Wednesday, December 16, 2015

Details about the ancient Roman “honor” system

Larry Hurtado, commenting on Peter M. Head, “‘Witnesses between You and Us’: The Role of Letter-Carriers in 1 Clement, in Studies on the Text of the New Testament and Early Christianity: Essays in Honor of Michael W. Holmes on the Occasion of His 65th Birthday, eds. Daniel M. Gurtner, Juan Hernandez and Paul Foster (Leiden: Brill, 2015), 477-93:

After reviewing major matters widely accepted about the letter among scholars, Head focuses on the named individuals who were apparently sent with this letter from the Roman church to the Corinthian church: Claudius Ephebus, Valerius Bito, and Fortunatus (1 Clem. 65:1). He argues (cogently to my mind) that they are not simply letter-carriers, but important emissaries of the Roman church, who likely had a role in amplifying further the concerns of those who sent them, and may have been intended to have a role also in the resolution of the problem in the Corinthian church.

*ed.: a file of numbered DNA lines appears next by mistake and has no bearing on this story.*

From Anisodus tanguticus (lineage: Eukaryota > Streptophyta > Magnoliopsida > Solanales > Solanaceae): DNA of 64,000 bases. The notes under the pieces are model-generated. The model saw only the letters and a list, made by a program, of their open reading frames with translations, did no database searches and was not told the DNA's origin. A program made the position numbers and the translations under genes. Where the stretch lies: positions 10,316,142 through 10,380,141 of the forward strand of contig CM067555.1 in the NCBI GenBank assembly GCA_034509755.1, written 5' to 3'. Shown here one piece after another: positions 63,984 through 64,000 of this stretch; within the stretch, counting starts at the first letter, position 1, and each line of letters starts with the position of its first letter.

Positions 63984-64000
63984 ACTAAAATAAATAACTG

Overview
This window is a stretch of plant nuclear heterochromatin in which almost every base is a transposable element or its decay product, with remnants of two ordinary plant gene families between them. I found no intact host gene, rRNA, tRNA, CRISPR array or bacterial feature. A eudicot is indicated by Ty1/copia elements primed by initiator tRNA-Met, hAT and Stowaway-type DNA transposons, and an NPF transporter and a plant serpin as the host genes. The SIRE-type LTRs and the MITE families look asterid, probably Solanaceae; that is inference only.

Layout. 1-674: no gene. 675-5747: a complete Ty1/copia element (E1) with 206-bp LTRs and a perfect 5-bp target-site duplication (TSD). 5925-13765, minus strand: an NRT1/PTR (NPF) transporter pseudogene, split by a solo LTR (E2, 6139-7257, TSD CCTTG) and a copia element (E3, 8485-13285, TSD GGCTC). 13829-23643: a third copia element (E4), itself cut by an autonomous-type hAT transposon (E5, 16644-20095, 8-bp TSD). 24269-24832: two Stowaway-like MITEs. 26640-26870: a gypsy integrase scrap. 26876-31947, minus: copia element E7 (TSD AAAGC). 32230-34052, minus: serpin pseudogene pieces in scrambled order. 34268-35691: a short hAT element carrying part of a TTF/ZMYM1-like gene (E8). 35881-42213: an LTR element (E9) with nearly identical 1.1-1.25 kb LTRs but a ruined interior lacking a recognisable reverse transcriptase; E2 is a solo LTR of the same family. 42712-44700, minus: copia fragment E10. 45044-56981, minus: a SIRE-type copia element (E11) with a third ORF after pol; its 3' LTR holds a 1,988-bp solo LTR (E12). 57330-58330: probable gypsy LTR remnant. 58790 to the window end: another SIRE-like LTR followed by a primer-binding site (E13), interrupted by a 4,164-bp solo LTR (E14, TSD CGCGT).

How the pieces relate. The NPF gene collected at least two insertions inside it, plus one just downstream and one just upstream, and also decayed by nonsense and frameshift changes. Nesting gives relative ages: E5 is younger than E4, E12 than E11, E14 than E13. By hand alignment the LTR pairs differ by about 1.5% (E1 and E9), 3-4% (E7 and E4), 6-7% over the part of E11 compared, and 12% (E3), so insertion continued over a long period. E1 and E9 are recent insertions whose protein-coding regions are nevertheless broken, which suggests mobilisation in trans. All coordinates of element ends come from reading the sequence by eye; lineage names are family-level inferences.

With previous scholars, Head notes also that the names of these individuals suggest that Claudius Ephebus and Valerius Bito were likely freedmen of the imperial household. Their names reflect the family name of Claudius (emperor, 41-54 AD) and his wife Messalina (from the family of Valerius). Such individuals would have had “a prominent social position” (492), illustrating the early inroads Christianity was beginning to make in somewhat higher levels of Roman society.

I’ve argued elsewhere that it was the presence of the Roman “honor” system that gave the Roman church its own sense of importance. Details like this help us to flesh that out – not only in terms of “who” was in the church, but “what” they were doing, and “why” they were doing it.

See also: Background on the ancient Roman church.

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